Gas plant, currently the Museum of Gas Industry in Warmia and Mazury - Zabytek.pl
Górowo Iławeckie, Kard. Stefana Wyszyńskiego 20
woj. warmińsko-mazurskie, pow. bartoszycki, gm. Górowo Iławeckie-gmina miejska
The historic value of the plant is emphasised by the fact of adaptation of the gas plant as the museum of the gas industry as well as by the continuing use of the original gas production line, the latter fact making the plant in Górowo Iłowieckie unique on a national scale.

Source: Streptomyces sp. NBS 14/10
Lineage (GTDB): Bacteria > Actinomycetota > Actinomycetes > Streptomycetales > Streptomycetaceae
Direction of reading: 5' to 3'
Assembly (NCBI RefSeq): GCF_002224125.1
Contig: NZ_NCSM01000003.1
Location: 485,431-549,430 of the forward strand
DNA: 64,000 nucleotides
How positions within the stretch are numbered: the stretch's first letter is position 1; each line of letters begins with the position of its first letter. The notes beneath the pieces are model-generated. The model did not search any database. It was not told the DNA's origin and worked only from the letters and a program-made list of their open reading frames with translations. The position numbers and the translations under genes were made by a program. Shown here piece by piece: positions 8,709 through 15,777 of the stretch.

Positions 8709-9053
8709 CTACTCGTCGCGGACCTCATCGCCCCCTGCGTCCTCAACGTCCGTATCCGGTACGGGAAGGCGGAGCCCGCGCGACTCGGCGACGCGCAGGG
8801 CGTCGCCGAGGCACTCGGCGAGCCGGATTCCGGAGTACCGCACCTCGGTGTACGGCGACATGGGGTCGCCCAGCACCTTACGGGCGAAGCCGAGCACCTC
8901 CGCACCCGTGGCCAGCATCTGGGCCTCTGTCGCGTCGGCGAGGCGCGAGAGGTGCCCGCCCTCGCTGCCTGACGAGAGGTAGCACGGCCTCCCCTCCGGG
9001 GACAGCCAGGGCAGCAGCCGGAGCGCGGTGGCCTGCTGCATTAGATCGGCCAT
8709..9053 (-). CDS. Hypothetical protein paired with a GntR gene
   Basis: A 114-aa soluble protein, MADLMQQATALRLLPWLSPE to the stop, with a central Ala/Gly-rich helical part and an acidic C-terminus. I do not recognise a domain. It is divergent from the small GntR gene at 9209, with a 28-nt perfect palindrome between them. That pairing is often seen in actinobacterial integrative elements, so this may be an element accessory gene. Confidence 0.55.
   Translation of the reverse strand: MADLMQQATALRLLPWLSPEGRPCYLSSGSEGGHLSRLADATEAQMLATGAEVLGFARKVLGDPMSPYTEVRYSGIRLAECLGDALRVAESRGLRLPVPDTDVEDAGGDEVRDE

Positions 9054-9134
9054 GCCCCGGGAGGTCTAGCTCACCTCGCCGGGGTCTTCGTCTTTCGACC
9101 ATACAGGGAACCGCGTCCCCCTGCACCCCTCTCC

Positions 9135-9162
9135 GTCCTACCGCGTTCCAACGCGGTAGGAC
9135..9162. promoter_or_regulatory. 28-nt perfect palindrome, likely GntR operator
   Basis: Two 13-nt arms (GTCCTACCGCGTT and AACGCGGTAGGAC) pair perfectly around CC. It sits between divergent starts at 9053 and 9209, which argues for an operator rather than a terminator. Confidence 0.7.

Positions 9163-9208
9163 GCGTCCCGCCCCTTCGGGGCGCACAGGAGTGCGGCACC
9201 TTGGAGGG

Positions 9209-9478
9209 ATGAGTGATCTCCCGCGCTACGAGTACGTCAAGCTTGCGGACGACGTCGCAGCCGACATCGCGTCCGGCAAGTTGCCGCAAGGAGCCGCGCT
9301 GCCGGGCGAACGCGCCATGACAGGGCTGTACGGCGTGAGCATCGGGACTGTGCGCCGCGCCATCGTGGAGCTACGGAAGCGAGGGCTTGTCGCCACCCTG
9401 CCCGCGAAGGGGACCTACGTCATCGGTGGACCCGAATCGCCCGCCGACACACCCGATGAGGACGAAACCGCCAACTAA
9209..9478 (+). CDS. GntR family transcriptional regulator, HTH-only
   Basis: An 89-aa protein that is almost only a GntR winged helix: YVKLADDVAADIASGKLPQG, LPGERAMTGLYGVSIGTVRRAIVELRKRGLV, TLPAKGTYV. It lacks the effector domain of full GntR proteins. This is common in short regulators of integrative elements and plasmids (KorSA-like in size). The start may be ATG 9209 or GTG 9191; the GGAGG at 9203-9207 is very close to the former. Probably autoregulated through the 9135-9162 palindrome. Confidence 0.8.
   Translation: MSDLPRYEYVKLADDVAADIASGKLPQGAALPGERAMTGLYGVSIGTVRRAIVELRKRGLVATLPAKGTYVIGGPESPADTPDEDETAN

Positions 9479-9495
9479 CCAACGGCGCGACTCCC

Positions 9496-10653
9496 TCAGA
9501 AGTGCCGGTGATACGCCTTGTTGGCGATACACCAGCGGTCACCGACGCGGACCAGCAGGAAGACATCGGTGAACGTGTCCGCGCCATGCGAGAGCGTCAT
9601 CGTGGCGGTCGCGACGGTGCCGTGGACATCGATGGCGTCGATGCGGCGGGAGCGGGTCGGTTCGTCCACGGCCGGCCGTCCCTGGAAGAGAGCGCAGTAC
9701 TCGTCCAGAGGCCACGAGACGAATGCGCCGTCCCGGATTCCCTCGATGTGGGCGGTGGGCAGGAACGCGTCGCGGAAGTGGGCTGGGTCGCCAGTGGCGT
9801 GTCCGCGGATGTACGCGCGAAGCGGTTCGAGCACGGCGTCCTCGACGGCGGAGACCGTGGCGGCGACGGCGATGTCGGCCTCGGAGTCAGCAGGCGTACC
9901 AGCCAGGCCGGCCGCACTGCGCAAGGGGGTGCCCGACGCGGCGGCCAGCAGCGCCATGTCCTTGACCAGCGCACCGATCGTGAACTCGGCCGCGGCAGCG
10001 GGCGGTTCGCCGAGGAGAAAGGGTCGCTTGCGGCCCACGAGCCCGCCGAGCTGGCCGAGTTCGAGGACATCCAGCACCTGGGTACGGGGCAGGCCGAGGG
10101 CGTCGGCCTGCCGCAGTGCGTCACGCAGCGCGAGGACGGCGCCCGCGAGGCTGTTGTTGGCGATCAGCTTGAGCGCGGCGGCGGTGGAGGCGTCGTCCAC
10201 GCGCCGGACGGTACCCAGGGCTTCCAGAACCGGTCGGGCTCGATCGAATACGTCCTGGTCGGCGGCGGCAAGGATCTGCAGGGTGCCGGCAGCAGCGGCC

The gas plant was built in 1908 by a specialist company of Karl Francke from Bremen (Germany). A municipal water tower was erected in the immediate vicinity of the plant in 1910. Initially, the gas plant was managed from Bremen, although it was subsequently taken over by the municipal authorities. The gas supplied by the plant was used both for street lighting (gas lanterns) as well by private consumers. After World War I, the demand for gas dwindled (although the gas plant itself was not destroyed during that time); the construction of the power plant in Górowo (1924) resulted in an even greater fall in demand for gas. In 1920, a special device used for loading coal into the furnace was installed at the facility. In 1928, the roof of the furnace chamber burned down, although it was rebuild in the same year. The plant operated without interruption until 1945. After the end of World War II, the technical fittings of the gas plant were dismantled by the Red Army. In the following years the building was devastated. The plant resumed operations in 1964. The equipment was brought in from gas plants in Sępopol and Braniewo. Production continued until 1992; the gas plant was then closed due to the fact that the city was connected to a network supplying it with natural gas. In 1992 – 1994 a comprehensive restoration was carried out and the former gas plant was adapted as a Museum of the Gas Industry in Warmia and Mazury; the former gas storage tank was adapted to serve as a garage, with doors being cut in the sides of the tank. In 1998 the administration building was sold to a private individual; before the sale, a new building was erected for the gas distribution plant functioning within the complex (1993-1994). The former gas plant, currently serving as a museum, belongs to Polska Spółka Gazownicza (Polish Gas Company), Branch Office in Gdańsk.